Among patients exceeding the Milan criteria, the 5-year recurrence rate was higher in patients with an AFP model score >2 points compared to those with a score of ≤ 2 points (47.14 vs. 12.42%, p = 0.022; Figure 5). The 5-year survival rate was higher in patients exceeding the Milan criteria with an AFP model score ≤ 2 points compared to patients with a score of > 2 points (56.84 vs. 45.71%); however, the difference was not statistically significant (p = 0.149; Figure 6). Considering patients within the Milan criteria, a higher 5-year recurrence rate and lower survival rate were observed in patients with an AFP model score >2 points compared to patients with a score of ≤ 2 points (recurrence rate: 58.75 vs. 12.98%, p < 0.05; Figure 7; survival rate: 28.57 vs. 67.41%, p = 0.047; Figure 8).
Figure 5. Risk of recurrence according to the AFP score cutoff of 2, in patients beyond Milan criteria.
Figure 6. Overall survival according to the AFP score cutoff of 2, in patients beyond Milan criteria.
Figure 7. Risk of recurrence according to the AFP score cutoff of 2, in patients within Milan criteria.
Figure 8. Overall survival according to the AFP score cutoff of 2, in patients within Milan criteria.
NRI analysis indicated that the AFP model significantly improved the classification of patients without recurrence compared to the Milan criteria (NRI = 0.141, z = 1.94, p = 0.026). This indicated that the prediction of recurrence was improved significantly by the AFP model compared with the Milan criteria.
Since the introduction of the AFP model by Duvoux et al. (14) in 2012, better clinical outcomes after LT have been achieved for European and Latin American HCC patients compared to the Milan criteria. However, whether the AFP model is practical for other populations still needs to be explored. Our results in an Asian population showed that the AFP model discriminated better between patients with low and high risk of recurrence, resulting in a significant impact on patient survival, just as in European and Latin American populations (14–17). It is noteworthy that the HCC patients in our study differed from the European cohorts because HBV-related cirrhosis was the main cause of HCC in our patients, which is similar to Latin American populations. In French patients, alcoholic cirrhosis was the most important cause of HCC, and in Italian patients, HCV-related cirrhosis was the primary cause of HCC (14–17). In Latin American patients, the AFP model performed better for predicting HCC recurrence in non-HBV patients (p < 0.0001 vs. p = 0.15); however, the 5-year risk of recurrence was statistically significant according to AFP score in Italian patients with HBV. HBV-related HCC is a considerable worldwide problem; HBV infection accounts for about 50% of HCC cases worldwide, and in East Asia, more than 70% (1, 18, 19). It is important to verify whether the AFP model is an effective prediction tool for HBV-related cirrhotic HCC.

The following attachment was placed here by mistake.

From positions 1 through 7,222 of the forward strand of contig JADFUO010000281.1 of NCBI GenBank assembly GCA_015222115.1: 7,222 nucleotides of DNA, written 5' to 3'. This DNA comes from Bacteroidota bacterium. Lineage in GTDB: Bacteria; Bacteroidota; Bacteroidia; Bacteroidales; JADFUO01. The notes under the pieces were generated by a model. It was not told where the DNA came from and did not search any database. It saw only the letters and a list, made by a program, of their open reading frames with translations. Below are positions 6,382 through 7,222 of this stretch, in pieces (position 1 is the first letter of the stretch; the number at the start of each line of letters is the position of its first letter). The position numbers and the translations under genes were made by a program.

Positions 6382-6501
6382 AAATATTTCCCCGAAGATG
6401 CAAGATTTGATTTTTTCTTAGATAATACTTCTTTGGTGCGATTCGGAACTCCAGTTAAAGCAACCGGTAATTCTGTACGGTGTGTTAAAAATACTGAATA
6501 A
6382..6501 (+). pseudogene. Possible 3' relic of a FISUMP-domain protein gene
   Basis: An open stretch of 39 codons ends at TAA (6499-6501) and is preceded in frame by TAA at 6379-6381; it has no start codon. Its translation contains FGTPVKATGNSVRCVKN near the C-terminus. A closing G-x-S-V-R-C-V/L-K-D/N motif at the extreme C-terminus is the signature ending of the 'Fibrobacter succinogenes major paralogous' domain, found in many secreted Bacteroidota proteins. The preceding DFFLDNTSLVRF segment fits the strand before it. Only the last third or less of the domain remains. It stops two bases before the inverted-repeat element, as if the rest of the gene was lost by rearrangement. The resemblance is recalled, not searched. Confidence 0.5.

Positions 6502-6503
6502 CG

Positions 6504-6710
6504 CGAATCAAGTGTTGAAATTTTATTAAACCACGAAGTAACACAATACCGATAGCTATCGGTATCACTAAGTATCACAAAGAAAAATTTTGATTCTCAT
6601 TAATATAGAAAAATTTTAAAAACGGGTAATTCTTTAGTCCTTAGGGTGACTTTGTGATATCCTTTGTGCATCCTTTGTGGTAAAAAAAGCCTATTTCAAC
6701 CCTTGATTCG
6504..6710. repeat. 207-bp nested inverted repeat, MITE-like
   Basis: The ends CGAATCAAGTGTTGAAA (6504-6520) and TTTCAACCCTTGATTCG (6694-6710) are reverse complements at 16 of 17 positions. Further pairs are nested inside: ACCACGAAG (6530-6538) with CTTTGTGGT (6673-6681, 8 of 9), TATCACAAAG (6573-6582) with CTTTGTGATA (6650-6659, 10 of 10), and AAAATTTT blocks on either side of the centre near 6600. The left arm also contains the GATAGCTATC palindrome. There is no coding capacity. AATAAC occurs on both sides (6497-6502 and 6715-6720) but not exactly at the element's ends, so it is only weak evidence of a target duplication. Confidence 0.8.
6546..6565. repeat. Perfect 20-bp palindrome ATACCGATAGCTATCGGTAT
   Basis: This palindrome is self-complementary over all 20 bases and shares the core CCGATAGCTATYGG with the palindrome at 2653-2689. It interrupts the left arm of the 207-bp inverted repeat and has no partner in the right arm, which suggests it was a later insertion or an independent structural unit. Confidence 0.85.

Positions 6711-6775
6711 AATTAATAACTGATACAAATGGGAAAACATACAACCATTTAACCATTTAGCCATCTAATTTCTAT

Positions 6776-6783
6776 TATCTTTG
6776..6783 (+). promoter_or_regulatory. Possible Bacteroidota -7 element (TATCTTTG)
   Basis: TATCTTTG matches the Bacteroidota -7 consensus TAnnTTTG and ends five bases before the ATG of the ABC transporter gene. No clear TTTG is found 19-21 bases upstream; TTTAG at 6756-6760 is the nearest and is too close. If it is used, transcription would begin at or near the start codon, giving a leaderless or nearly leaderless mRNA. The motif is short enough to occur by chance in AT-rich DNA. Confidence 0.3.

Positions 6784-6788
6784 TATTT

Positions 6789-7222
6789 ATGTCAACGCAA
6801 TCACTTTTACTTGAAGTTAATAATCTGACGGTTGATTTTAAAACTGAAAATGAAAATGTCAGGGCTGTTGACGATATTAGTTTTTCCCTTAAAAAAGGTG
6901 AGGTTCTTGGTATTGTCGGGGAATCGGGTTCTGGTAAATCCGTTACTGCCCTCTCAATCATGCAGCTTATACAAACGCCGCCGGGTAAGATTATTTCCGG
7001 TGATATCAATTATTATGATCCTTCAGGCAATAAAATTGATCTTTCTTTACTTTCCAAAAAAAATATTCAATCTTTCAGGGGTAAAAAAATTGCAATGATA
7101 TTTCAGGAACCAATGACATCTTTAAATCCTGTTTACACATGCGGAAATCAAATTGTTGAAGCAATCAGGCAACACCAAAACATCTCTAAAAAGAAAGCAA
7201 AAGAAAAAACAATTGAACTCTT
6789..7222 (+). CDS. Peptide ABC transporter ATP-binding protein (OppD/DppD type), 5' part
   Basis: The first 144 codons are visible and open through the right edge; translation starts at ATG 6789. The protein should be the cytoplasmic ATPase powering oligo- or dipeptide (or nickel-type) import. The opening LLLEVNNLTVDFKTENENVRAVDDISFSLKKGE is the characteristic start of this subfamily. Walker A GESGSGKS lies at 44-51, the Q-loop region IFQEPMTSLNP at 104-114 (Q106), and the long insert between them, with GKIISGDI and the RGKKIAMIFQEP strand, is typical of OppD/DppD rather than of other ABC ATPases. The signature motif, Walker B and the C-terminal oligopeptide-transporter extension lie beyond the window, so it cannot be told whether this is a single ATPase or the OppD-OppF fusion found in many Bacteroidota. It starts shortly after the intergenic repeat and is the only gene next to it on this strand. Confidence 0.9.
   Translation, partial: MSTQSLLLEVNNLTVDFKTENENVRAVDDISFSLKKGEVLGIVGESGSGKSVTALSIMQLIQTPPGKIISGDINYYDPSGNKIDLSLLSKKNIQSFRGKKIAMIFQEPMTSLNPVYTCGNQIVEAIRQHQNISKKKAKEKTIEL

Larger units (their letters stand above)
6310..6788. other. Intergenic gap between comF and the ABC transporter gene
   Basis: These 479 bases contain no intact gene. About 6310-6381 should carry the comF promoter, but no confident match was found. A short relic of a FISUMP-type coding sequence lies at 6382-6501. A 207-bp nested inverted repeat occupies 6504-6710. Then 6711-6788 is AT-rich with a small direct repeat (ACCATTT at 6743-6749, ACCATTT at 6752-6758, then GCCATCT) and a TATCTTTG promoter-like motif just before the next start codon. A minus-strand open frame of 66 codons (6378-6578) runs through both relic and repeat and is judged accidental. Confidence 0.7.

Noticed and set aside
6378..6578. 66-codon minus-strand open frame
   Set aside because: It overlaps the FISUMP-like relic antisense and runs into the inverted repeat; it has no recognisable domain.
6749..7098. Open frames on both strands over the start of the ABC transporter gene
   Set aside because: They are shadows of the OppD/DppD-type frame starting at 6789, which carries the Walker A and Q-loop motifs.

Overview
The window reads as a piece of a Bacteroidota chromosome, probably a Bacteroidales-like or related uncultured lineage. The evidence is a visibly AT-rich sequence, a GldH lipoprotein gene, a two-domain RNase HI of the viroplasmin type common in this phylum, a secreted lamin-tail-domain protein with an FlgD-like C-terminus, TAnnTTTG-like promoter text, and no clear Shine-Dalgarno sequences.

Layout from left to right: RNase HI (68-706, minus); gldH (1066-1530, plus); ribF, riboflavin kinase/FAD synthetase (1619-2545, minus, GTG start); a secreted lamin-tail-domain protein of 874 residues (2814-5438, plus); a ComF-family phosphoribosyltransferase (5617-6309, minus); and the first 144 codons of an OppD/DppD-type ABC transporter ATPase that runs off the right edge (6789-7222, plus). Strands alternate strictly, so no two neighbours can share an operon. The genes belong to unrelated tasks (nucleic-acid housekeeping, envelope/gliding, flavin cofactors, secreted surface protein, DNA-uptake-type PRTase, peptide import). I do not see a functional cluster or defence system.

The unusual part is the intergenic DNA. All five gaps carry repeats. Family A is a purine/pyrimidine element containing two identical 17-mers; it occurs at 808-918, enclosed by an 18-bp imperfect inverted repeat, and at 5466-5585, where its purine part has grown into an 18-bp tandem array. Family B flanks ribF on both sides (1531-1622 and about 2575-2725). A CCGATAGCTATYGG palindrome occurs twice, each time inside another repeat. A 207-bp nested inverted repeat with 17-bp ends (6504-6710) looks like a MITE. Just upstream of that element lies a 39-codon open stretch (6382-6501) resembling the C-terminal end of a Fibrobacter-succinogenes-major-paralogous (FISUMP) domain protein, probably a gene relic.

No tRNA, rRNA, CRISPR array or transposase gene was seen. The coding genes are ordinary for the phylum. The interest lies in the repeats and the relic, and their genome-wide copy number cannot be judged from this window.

This study was a retrospective study, similar to previous studies. All cases were HCC complicated HBV-related cirrhosis. This was significantly different from the cause of HCC in French, Italian, and Latin American cohorts (14–16). In our study, patients with an AFP model score >2 had a higher 5-year recurrence rate (48.94 vs. 13.53%, p < 0.05) and lower 5-year survival rate (43.96 vs. 68.97%, p < 0.05) compared to those with a score of ≤ 2 points. This showed that the AFP model could accurately distinguish Asian HCC patients with HBV-related cirrhosis with low recurrence risk and high recurrence risk, results similar to those seen in Italian patients. However, results in a Latin American cohort suggested that the AFP model performed better in non-HBV patients for the prediction of HCC recurrence after LT. Among patients exceeding the Milan criteria, cutoff values of > 2 points in the AFP model further identified a subgroup of patients with a higher risk of recurrence (47.14 vs. 12.42%, p = 0.022) and 45.71% 5-year survival. Similar results were observed in patients within the Milan criteria, with a higher risk of recurrence and lower 5-year survival among patients with an AFP model score >2. According to NRI analysis, the AFP model significantly improved the classification of patients without recurrence compared to the Milan criteria (NRI = 0.141, z = 1.94, p = 0.026), which indicated that the prediction of recurrence was improved significantly by the AFP model compared with the Milan criteria.